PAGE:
Producer– Alderac Entertainment Group
Price– $45 here https://www.amazon.com/dp/B01DMZR1QU/ref=cm_cr_ryp_prd_ttl_sol_0
Set-up/Play/Clean-up– 60 minutes (2-4 players)
TL; DR-Not perfect but amazing none the less.90%
Basics- Only you can save the vales! In Mystic Vale each player takes the role of different druid clans attempting to restore the world after a magic calamity. Each player has a deck of sleeved cards. At the start of each of a player’s turns, he or she reveals cards until three spoils symbols are revealed. The last card with a spoils symbol is placed on top of the player’s deck of cards and is “on-deck.” Players can also push their luck and harvest their on-deck card. If they do, they can continue to reveal new cards on-deck, and place them in their field. If they do, they may get extra points, but if they reveal another spoil symbol, then their turn is over. This game has a built in bonus for when a player does this however. A player has a token that if they spoil, they get to turn this token over and it allows them to use it as an extra mana, or purchasing power, in a future turn. The on-deck card is not part of a player’s “field” or cards a player can use to buy cards or gain points.
Here is where the game gets interesting. Each card has a number of symbols on it. These symbols are mana (money for extra card pieces), victory points, growth to counter spoils, and spirits (a second currency to buy vales or permanent cards). If a player doesn’t spoil, that player gains victory points, and then can spend mana to buy card inserts or spirits to buy vales. A player can buy two of each, each turn. Vales are placed in front of a player and provide a constant benefit and inserts are inserted into cards in a player’s field. Here is the major strategy of the game. A player doesn’t build as many intercard combos, but instead crafts intracard combos as new inserts unlock new abilities based on the symbols on the card. Additional symbols called guardians provide benefits only if a card has an ability that triggers off guardian symbols.
This game uses a victory point based mechanic to determine when it ends. Each game starts with victory point pool. When the pool is empty, each players receive an equal number of turns, but now take victory points from the box. After everyone has the same number of turns, players count count victory points on their cards, their vales, and the physical victory points they earned during the game. The player with the most points is leader of the best Druid clan and reigns supreme!
Mechanics-The card crafting mechanic of the game makes this an amazing game. I had a blast building different card combos. In addition, the nature of building your field means you can build off turn and have almost no down time. I’ve seen games take as little as 20 minutes when four experienced players hit the table. I also love any game that has two different markets. I get bored when the victory strategy is build the biggest card to win, and this game doesn’t have that at all. The drawbacks of the game are player interactivity and a runaway victory. I am basically running a race against myself. Other other players steal cards from you, but only from the buying pool. I really don’t need the other people at the table. Furthermore, if someone has the best card inserts due to the available cards, then that person will win. There is strategy, but if they play better, they will win and nothing you do will stop them. You can only just be better at the start and not fall behind. It’s not a bad game, but know that going in! 4.25/5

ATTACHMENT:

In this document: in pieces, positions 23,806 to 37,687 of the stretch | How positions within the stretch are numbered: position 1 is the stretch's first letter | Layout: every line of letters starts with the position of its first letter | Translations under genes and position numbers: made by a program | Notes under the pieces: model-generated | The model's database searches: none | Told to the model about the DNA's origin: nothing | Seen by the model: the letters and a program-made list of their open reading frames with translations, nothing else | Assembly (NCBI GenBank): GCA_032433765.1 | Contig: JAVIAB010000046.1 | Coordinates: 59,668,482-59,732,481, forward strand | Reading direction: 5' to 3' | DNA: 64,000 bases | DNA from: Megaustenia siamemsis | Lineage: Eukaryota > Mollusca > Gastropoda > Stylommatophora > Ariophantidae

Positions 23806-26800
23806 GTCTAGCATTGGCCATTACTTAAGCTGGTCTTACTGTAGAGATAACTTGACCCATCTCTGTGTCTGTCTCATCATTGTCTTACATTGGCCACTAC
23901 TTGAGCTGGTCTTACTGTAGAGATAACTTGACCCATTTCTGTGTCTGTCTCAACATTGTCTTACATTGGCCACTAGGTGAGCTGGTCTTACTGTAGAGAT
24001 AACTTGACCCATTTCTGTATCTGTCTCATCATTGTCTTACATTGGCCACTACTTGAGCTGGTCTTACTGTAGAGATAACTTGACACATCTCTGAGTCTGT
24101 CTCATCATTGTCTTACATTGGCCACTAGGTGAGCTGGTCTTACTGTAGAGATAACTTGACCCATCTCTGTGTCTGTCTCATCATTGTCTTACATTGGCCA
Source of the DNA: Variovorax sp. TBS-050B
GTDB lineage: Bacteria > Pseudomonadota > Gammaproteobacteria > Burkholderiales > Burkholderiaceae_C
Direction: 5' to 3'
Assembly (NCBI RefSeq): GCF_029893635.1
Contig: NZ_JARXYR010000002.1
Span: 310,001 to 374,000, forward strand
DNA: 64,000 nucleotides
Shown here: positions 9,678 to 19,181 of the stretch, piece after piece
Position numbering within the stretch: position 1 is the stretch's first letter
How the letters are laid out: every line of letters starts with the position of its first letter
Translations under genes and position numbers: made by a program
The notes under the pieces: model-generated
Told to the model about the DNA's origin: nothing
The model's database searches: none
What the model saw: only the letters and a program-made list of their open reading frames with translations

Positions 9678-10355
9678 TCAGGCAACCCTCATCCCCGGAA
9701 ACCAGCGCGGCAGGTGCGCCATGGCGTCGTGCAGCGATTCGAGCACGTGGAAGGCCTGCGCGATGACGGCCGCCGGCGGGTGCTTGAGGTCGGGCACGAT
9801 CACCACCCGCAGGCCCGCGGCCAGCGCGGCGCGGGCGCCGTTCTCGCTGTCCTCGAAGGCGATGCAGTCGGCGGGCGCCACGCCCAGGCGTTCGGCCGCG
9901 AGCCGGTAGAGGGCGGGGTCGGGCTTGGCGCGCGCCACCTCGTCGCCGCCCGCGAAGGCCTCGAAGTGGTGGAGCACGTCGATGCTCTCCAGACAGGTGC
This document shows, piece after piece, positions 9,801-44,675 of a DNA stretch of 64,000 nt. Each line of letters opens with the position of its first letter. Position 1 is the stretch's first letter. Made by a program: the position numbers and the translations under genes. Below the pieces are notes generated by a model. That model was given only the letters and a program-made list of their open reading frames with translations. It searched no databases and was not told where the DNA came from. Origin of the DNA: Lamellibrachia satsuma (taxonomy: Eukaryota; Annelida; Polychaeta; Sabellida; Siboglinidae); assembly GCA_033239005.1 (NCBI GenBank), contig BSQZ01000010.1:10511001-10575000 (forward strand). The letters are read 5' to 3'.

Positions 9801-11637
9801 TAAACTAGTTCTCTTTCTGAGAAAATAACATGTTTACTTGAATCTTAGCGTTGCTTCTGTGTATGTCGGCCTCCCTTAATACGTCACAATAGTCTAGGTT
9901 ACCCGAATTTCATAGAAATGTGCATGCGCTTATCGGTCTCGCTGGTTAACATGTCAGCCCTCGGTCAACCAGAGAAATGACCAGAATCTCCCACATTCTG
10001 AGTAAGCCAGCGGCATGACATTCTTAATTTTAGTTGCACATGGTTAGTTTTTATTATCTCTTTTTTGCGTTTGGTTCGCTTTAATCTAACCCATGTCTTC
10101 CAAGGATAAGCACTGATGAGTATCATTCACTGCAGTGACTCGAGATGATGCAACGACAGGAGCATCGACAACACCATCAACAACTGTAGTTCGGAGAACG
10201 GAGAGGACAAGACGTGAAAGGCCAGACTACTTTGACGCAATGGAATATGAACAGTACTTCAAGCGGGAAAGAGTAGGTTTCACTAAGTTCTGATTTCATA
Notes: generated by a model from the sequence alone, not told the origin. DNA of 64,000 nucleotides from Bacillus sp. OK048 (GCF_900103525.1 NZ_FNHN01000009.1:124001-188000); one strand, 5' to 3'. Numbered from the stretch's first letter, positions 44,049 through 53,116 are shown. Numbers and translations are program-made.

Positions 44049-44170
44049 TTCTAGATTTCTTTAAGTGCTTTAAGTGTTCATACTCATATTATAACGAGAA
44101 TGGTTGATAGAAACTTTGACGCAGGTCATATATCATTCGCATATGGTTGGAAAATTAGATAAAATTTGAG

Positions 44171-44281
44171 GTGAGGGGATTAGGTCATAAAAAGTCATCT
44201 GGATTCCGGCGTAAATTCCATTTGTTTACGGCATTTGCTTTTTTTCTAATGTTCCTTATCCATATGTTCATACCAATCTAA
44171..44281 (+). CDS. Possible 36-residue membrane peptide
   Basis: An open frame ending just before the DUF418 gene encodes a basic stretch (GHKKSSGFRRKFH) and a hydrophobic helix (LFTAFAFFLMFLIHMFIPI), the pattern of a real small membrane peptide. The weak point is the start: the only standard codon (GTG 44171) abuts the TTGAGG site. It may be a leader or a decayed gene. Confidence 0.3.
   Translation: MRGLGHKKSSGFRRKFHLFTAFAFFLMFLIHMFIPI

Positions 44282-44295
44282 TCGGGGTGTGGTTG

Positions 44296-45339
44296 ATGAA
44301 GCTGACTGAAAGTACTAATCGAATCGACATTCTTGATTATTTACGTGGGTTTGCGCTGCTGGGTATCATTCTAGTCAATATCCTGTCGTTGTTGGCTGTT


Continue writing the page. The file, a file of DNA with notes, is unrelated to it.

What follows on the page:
Theme- Mystic Vale has a ton of theme, but it is a theme you must find yourself. The game can be simply played as deck builder with a new mechanic of building cards instead of decks, and this will not detract from the game at all. However, if you are like me, you really want to have a massive amount of story to your game. It’s here, but you need to dig for it. From the terms like field being where you harvest your mana to the idea of spirits revitalizing the mystic vales, you get a story as you play. But, that means theme is not front and center. 4/5
Instructions-This is an awesome game that teaches quick, plays fast, and masters instantly. You don’t feel stupid stepping up to this game as you get a quick intro with enough introduction to get you gaming quickly. By the end of turn two you have the game down pat. Also the helper cards are amazing! They really do get you gaming faster. 5/5
Execution-I love everything in this box, but the game’s execution suffers from its main mechanic. The art is amazing. The cards are good quality. The box has beautiful dividers. This game is almost everything I want to see in a deck builder. But, every card has three sections. Since you want to have the new cards inserts work in each spot, you have to divide the card insert pool by one-third. That means the game can grow a bit stale semi quickly. Luckily two expansions have been announced already. It’s a minor problem, but it’s one worth mentioning. If you want to see a full unboxing check out our video here https://youtu.be/cPVRTU2h5bk 4.75/5
Summary-Mystic Vale is one of my new favorite games. It’s fun to get to the table. It’s phenomenally fast to learn and play. It’s gorgeous, and it’s fun to insert cards into sleeves and unlock their power. That said, it’s not without it’s faults. The game doesn’t fix common deck building problems. The theme isn’t as strong as I’d like, and you might get tired of seeing the same card after 10 plus plays. But if you play a game over 10 times, then the game is a win as it keeps you coming back for more. It does for me. Despite the faults, I’d recommend this over many other deck builders out there. 90%